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What to do first after 36 hours of c-diff full out diarrhea on bed, sheets, floor, rug, wood floor, shower & bath, contaminated clothes?


What do you use? What kind of bleach? Bleach to water ratio?


Soiled laundry needs to be cleaned. Do I get laundry powder bleach or can I use liquid bleach?


What kind of gloves can I use with bleach wipe?


How to ventilate? should I get a gas mask?


I feel exhausted writing this list. Can you help?




It should be a bleach solution. Those brand name wipes do not have bleach. However if you Google it with c diff there are products to order. Use gloves and protective clothing that you can wash in bleach and hot water
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https://www.nutraingredients.com/Article/2017/08/10/Probiotic-uses-glycerol-to-kill-superbug-in-laboratory
looks very important. But where to find Glycerol?
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I've been checking on line - those wipes and solutions are expensive! They may be convenient but it only takes seconds to mix up a fresh 1:10 bleach and water solution every day, which is all that is needed.
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Robyn, Amazon, Lowe’s and Home Depot all carry the germacidal Clorox you are looking for.
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My daughter had C-diff. (This was undiagnosed for awhile, so we didn’t know to take all the precautions immediately.)

I used “Clorox Clean-up” spray (with a scrub brush) to clean all household surfaces.

I washed items on the sanitary cycle of my washing machine. This cycle uses 1/4 cup liquid bleach for a regular load.

I used rubber gloves, paper towels. I tossed anything stained - most things were fine.

We didn’t have any problems.
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Daughterof1930 May 2, 2019
I agree, this is much like we handled it and also had no problems
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Robyn 918, about the mattress topper... I would look for washing instructions ON it, (on a tag perhaps ?) because these can be made of different materials. If there is rubber or a similar water-proof material in it, there will be specific instructions. That should not go into clothes dryer because heat will melt it. I’ve had mattress covers that were washable, and dry-able. They were semi-waterproof, ie no rubber or latex. These can go into the washer and dryer with the same guidelines as any linen. Hottest water, + detergent(any type), and some bleach. Stains may well remain. To make stains less likely, wash in cold water first. (If that’s a concern for you.) If it’s rubbery textured, you may have to drip dry. Or just partial dry on low setting, then drip dry.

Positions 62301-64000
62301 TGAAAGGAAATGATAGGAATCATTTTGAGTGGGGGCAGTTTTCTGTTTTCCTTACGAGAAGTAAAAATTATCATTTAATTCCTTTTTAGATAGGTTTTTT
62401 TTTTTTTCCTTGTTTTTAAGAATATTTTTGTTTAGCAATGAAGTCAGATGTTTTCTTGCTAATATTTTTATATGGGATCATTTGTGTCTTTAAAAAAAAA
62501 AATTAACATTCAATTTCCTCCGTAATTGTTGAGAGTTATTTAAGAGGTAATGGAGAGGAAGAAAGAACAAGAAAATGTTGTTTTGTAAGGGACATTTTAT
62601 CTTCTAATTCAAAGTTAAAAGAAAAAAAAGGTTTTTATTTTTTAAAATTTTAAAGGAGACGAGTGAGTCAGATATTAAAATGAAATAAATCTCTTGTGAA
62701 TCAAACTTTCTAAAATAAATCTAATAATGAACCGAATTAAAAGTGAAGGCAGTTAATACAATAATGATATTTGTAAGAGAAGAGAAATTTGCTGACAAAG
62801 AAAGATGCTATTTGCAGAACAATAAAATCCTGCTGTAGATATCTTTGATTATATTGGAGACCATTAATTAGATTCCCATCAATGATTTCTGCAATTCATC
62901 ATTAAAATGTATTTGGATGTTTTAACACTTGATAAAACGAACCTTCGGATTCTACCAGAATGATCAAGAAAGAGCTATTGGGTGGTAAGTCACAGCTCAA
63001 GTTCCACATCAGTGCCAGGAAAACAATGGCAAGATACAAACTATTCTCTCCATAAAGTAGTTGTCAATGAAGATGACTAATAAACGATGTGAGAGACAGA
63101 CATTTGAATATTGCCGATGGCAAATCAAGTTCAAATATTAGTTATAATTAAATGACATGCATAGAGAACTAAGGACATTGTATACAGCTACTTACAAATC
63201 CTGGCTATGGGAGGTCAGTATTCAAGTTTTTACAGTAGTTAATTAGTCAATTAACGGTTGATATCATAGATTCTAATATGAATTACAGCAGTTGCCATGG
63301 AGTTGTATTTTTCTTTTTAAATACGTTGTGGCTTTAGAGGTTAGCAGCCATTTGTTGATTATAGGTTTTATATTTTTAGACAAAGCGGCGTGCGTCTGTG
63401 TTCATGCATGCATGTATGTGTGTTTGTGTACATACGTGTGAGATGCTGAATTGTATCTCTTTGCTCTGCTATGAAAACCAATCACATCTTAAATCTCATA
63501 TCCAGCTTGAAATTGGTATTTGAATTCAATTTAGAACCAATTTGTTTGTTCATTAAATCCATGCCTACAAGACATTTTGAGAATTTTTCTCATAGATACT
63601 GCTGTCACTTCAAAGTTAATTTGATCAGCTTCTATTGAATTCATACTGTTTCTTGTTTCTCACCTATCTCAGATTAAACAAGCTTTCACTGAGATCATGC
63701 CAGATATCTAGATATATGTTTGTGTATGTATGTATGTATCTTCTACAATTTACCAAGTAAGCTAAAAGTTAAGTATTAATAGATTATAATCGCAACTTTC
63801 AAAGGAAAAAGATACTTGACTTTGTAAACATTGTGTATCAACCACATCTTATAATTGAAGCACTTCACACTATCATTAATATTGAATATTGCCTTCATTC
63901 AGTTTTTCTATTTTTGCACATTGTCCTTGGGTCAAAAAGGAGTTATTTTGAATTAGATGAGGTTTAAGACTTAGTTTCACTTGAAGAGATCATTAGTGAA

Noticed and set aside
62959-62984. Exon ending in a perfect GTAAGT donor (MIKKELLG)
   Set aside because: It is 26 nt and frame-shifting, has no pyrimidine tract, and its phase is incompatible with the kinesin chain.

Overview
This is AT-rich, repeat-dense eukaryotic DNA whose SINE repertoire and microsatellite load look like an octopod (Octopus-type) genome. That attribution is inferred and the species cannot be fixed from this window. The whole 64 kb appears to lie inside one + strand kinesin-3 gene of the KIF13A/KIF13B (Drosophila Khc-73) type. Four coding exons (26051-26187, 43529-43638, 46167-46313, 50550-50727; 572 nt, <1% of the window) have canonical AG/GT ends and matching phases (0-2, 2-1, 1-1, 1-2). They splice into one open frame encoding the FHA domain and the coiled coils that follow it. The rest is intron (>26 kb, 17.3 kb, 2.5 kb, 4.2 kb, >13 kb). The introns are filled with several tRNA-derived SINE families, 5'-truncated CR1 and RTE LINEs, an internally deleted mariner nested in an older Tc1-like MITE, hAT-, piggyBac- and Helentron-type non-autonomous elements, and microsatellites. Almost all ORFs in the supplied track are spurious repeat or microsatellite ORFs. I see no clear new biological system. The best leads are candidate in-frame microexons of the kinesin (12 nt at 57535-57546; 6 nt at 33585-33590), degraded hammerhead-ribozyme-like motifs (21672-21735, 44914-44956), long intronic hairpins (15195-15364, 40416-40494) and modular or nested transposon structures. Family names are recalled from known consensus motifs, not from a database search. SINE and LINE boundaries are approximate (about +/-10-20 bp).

Above all, TRY to RELAX ! ! It is an unpleasant task indeed, but probably not as risky of self contagion as many people fear. Often people who carry C-diff in their stool live with others, and with basic general precautions it is usually not passed on to housemates. Hand washing is key. No one likes cleaning feces, espec diarrhea ! If you are highly squeamish, is there anyone else who can help you ?
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Robyn918 May 3, 2019
Thank you. You got it I am squeamish. I can imagine the word (((squeamish))) is what the c-diff shouts out. haha. I have cleaned and cleaned...my hands are red from gloves, bleach, and hand washing. But I am applying a wonderful homemade hand cream. Using a lot of zinc for the rough patches and it seems to calm the skin down.
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My mom battled Cdiff for several years until she had a fecal transplant in 2014. As her current caregiver I am truly grateful for the advancement in health science!!!
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Robyn918 May 3, 2019
Yes, it's a good way to save the intestines.
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Been there and done this. I too was fearful of self contagion, but came through ok. Luckily she was out of the home for a time for total disinfection. . Got large box of disposable gloves. Any clothes or linen that were heavily soiled with feces were trashed. Double bag it ! As advised by hospital staff, I used bleach (about 1:4 with water) mixed with a general cleaner such as Mr Clean or Simple Green. Do NOT mix bleach with any product containing ammonia, though ! That can make toxic fumes ! ☠️